At the tender age of 5, after years of struggling to read and write the alphabet with the ease of my fellow peers, I was tested for dyslexia. Then a learning difficulty that was still very much unexplored, misunderstood and to some, even considered a disease. At the time, the small seven by twenty-one mile island which I grew up on, and where I continue to call “home” to this day, lacked in any educational support for children like myself; even those adults whose struggle went unrecognized for many years. At this reality my mum, alongside a partner, opened the first school for children with learning difficulties. A school that 22 years later is still in existence, having grown from 12 students to 85 students and continues to support those parents who fear homework time, for no the more reason because they experience a sense of helplessness at witnessing their child’s frustration.
It was no surprise then really when my mum rang to say she was on her way to collect a rescued osprey, injured in the wild and arriving by emergency charter from San Salvador, an island located 200 miles southeast of our capital outpost. An island that is simply not equipped to handle such an emergency. Arriving by flight, 30 minutes later “Simon” was in her protection and being rushed to the vet where a compound fracture and dislocation of his right wing were determined. The prognosis: he would never fly again.
For the next two weeks his wing would remain in a splint, throwing off what little balance he had to hold on to and requiring my mum to feed him by hand. Because if she wouldn’t, he would die. A risky task in of itself, for ospreys are by no means your household pet. These raptors, which are protected under the laws of The Bahamas, are often only admired from afar in the wild. Recognized for their hooked beaks and sharp rounded talons that curl backwards, these hunting characteristics allow them to catch and eat a fish in its entirety.
A skill Simon could no longer manage on his own.
Over the next three months my mum would gain Simon’s trust through developing a special whistle and tone of communication reserved only for him. Arriving to my parents’ home I’d often find her in the kitchen, hovering over a fresh catch she had just fished out of the canal. Scraping away the scales and cutting the flesh she’d say “I’ll smell like bloody fish for weeks!” With hints of exhaustion creeping at the corner of her eyes I knew she was playing her lead role, entirely in her element, helping someone – or something – in need.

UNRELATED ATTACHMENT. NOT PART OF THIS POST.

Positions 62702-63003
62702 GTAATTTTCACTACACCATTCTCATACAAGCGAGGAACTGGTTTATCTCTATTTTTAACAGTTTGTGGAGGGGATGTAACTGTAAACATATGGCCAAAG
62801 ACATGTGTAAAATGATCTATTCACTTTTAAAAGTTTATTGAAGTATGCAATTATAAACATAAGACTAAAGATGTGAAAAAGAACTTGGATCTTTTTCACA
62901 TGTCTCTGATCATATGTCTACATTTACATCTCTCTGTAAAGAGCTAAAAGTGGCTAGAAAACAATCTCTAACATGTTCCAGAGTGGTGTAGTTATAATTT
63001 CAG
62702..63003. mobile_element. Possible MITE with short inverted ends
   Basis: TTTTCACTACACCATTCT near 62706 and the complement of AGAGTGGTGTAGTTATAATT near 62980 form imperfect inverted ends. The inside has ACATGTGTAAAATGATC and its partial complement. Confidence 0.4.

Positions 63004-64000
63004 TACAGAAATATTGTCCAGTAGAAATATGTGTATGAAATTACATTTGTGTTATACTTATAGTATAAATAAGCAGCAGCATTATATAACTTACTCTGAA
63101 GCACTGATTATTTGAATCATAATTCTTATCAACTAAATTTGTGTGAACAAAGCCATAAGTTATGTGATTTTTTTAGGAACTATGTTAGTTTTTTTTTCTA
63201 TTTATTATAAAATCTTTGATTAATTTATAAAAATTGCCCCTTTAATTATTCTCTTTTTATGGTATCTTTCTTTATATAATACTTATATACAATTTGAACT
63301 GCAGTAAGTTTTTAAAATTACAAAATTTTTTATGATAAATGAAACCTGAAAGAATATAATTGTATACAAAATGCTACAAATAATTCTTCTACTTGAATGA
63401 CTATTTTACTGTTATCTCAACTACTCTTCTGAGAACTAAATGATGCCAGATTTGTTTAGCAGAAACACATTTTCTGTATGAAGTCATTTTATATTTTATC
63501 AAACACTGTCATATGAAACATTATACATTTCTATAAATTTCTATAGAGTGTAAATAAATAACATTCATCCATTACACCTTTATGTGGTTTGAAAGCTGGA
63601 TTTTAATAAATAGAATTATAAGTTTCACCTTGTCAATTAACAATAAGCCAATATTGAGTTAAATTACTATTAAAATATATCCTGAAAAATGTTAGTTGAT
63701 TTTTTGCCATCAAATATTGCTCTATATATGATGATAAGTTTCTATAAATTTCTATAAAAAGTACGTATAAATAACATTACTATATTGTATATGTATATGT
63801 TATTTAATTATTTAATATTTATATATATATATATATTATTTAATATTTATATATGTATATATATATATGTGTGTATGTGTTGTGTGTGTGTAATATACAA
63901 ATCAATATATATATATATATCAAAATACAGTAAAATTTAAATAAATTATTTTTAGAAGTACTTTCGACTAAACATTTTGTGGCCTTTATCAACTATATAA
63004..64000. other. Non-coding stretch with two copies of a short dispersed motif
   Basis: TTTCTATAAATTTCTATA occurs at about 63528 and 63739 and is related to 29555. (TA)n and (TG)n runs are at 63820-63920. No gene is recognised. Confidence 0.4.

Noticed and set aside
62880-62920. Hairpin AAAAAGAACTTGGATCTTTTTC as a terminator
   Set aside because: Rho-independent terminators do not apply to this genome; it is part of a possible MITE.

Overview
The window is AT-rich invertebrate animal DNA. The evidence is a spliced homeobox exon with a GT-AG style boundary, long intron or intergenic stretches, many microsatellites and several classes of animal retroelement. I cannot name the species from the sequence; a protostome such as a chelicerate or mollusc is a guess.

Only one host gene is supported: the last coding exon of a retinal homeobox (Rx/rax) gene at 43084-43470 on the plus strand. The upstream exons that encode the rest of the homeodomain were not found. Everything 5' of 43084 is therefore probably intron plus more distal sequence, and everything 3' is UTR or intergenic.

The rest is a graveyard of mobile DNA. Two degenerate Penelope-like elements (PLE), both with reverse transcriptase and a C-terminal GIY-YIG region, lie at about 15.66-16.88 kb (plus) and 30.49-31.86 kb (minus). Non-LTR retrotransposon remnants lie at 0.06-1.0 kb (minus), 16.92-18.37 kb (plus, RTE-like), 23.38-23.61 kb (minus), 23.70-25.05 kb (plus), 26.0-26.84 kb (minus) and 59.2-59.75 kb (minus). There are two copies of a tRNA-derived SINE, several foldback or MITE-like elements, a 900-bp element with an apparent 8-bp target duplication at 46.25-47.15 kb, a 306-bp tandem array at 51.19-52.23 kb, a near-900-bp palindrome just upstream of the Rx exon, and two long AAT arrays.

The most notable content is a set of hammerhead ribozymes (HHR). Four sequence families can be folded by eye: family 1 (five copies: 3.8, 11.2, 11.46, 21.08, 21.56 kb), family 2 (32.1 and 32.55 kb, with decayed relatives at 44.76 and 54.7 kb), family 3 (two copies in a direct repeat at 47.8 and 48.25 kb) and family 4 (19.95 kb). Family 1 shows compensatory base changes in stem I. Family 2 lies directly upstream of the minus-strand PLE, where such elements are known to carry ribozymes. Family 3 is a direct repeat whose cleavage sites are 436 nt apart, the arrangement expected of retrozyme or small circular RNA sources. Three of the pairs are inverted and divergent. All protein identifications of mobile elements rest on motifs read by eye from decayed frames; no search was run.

In the weeks following Simon would discover a new sense of balance, even mastering his footing enough to allow him to feed himself as he once did. Since his return to San Salvador, although to a monitored environment that best matches his life in the wild, Simon has adapted well. But never will he fly again. Nor source his own food. Or ever again experience the thrill of the catch.
This fall, before turning 30, I have plans to travel the southern islands of the Bahamas with my mum by mailboat. While on the island we will reunite with Simon and no doubt in seeing him I will think, as I have done since his arrival in to our lives: how incredibly lucky I am to be able to spread my wings, a great deal in part because of my mother.
A very happy birthday to you, mummy.
Thank you for being a continuous inspiration to women all over the world but especially those here, on our little island in the sun.
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